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No. 58: Jul-Aug 1988

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Is the earth seeding the rest of the solar system?

We begin with the lead paragraph from a recent letter to Nature from H.J. Melosh;

"Recent evidence that the SNC meteorites originated on Mars raises the question of whether large impacts on Earth may eject rocks that could fall on Mars (or other planets in the Solar System) and, if so whether they might contain spores or some sort of viable microorganisms that would have the opportunity to colonize Mars."

After some computations Melosh concludes:

"It seems likely that the impacts that produced craters on Earth that are greater than 100 km in diameter would each have ejected millions of tons of near-surface rocks carrying viable microorganisms into interplanetary space, much in the form of boulders large enough to shield those organisms from ultraviolet radiation, low-energy cosmic rays, and even galactic cosmic rays. Under such circumstances spores might remain viable for long periods of time."

(Melosh, H.J.; "The Rocky Road to Panspermia," Nature, 332:687, 1988.)

Comment. Next we need a reasonable mechanism that spreads life through interstellar space. Light pressure, that's it; and the idea is over a century old! Incidentally, SNC is short for Shergottites, Nakhalites, Chassignites; all rare classes of meteorites.

From Science Frontiers #58, JUL-AUG 1988. 1988-2000 William R. Corliss

Science Frontiers Sourcebook Project Reviewed in:

Quotes

  • "A sourcebook of unexplained phenomena is therefore a valuable addition to a collection of scientific literature. William R. Corliss has provided this in the past with his source books of scientific anomalies in several subjects, and now he has provided it for astronomy. He has done an excellent job of collecting and editing a large amount of material, taken in part from scientific journals and in part from scientific reporting in the popular or semi-scientific press." -- "The Mysterious Universe: A Handbook of Astronomical Anomalies", reviwed by Thomas Gold, Cornell University, in Icarus, vol.41, 1980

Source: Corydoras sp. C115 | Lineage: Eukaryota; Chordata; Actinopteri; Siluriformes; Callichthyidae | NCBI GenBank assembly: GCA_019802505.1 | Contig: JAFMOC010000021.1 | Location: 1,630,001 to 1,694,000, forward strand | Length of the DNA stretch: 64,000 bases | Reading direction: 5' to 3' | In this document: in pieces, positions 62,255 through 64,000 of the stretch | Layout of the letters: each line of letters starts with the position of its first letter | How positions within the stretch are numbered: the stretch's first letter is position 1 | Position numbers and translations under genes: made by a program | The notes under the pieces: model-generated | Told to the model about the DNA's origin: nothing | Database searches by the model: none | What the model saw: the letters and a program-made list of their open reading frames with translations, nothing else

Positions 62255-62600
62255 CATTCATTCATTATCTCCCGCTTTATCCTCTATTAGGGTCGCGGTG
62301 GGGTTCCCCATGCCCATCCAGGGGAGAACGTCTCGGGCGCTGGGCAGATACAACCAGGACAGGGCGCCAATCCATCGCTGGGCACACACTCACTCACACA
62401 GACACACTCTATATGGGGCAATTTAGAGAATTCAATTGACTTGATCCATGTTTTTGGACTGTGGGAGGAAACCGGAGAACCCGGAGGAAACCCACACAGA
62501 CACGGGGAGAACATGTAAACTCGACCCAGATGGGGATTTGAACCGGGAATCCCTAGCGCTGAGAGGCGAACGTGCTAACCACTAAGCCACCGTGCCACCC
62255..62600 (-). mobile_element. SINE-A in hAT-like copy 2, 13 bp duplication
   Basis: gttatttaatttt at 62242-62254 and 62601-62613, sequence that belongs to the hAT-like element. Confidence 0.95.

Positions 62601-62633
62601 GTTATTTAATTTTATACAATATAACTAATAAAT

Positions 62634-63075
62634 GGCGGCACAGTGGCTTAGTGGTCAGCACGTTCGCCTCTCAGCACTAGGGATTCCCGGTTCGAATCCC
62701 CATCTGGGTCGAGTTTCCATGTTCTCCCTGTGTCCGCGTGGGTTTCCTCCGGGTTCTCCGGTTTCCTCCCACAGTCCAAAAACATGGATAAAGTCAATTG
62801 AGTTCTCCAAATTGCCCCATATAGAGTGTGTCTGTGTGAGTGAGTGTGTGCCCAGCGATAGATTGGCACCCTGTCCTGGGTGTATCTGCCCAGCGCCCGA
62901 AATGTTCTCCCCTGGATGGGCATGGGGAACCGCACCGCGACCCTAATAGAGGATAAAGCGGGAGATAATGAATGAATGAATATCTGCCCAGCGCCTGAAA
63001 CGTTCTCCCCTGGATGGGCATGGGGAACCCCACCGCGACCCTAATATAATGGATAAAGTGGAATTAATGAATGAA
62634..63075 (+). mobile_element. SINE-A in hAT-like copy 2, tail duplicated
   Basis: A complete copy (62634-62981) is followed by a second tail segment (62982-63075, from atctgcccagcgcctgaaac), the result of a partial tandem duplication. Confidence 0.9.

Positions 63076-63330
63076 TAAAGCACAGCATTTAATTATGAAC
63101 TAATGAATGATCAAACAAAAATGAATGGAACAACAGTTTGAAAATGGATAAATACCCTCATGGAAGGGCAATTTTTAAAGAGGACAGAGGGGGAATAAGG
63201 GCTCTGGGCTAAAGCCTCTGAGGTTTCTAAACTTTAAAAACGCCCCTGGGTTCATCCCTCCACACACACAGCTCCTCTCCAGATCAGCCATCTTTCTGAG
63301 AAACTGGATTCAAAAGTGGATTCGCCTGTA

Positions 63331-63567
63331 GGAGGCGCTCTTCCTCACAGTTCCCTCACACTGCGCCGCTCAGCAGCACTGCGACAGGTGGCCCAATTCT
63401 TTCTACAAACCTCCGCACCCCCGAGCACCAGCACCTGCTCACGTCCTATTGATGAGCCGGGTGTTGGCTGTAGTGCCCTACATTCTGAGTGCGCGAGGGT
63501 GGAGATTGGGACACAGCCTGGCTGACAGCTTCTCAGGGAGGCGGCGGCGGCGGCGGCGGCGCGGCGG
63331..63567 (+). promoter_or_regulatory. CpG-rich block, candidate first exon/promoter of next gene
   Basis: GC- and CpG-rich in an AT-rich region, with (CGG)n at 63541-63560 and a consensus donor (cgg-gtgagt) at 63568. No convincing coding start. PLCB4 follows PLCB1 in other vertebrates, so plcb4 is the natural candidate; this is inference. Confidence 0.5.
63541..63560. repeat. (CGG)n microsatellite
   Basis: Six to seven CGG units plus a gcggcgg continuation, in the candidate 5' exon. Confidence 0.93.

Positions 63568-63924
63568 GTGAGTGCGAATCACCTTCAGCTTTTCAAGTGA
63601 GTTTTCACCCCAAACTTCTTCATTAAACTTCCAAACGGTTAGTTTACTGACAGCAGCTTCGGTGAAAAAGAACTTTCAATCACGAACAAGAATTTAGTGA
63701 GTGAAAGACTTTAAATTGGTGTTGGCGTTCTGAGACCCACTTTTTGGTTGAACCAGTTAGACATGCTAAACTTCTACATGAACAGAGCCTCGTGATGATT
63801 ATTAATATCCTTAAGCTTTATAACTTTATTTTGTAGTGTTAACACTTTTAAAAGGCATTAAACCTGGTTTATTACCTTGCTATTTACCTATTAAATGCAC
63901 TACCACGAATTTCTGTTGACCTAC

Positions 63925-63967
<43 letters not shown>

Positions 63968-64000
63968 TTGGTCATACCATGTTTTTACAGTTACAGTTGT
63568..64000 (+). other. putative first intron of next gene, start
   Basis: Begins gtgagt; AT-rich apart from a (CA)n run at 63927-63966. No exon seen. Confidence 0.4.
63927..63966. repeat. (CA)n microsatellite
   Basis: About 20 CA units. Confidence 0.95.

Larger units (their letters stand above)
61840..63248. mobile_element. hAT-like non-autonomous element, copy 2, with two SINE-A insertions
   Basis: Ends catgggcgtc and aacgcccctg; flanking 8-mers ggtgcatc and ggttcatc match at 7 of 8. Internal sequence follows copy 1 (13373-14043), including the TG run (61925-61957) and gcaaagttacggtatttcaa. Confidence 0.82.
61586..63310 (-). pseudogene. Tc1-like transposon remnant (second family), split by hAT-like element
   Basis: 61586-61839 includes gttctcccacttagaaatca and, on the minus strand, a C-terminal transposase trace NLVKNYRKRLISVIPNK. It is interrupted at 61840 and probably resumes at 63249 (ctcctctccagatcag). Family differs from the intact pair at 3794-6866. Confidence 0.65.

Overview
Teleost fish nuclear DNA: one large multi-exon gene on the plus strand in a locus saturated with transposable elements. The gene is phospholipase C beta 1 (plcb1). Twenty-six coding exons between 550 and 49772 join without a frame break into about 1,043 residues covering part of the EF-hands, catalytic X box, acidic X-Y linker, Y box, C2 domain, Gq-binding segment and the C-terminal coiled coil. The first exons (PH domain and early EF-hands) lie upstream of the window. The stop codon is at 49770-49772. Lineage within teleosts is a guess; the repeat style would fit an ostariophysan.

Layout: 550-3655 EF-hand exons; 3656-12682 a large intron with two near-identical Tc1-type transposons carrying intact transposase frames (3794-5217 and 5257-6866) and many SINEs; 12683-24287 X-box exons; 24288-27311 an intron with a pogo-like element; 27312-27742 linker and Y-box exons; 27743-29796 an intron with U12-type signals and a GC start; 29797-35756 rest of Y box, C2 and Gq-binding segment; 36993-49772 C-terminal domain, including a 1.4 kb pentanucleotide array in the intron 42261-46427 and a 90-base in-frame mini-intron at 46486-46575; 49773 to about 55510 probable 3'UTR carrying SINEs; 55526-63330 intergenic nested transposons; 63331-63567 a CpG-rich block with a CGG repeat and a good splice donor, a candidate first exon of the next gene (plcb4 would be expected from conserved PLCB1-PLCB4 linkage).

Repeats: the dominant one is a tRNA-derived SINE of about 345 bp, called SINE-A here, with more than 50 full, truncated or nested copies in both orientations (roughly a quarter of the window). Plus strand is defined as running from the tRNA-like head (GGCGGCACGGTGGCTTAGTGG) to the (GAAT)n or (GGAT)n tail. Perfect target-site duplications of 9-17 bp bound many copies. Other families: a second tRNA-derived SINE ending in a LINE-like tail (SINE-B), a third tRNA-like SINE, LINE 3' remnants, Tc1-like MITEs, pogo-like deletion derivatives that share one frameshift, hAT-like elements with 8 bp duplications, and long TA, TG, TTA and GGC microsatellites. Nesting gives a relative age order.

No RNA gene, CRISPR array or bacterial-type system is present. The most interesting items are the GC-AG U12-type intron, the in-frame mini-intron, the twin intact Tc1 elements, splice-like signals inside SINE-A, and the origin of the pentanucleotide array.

• "An interesting, systematic presentation of unusual weather [..] This book is recommended for a general audience" --"Corliss, William R., Tornados, Dark Days, Anomalous Precipitation, and Related Weather Phenomena, Sourcebook Project, 1983.", revieweed in Choice, September 1983
  • "..the science is necessarily somewhat speculative, but Corliss's symthesis is based on reputable sources." -- "Corliss, William R. (Compiler). Lightning, Auroras, Nocturnal Lights, and Related Luminous Phenomena" reviwed by Joseph M. Moran, Univ. of Wisconsin in Science Books and Films, Sep/Oct 1983

  • "Before opening the book, I set certain standards that a volume which treads into dangerous grounds grounds like this must meet. The author scrupulously met, or even exceeded those standards. Each phenomenon is exhaustively documented, with references to scientific journals [..] and extensive quotations" -- "Book Review: The moon and planets: a catalog of astronomical anomalies", The Sourcebook Project, 1985., Corliss, W. R., Journal of the Royal Astronomical Society of Canada, Vol. 81, no. 1 (1987), p. 24., 02/1987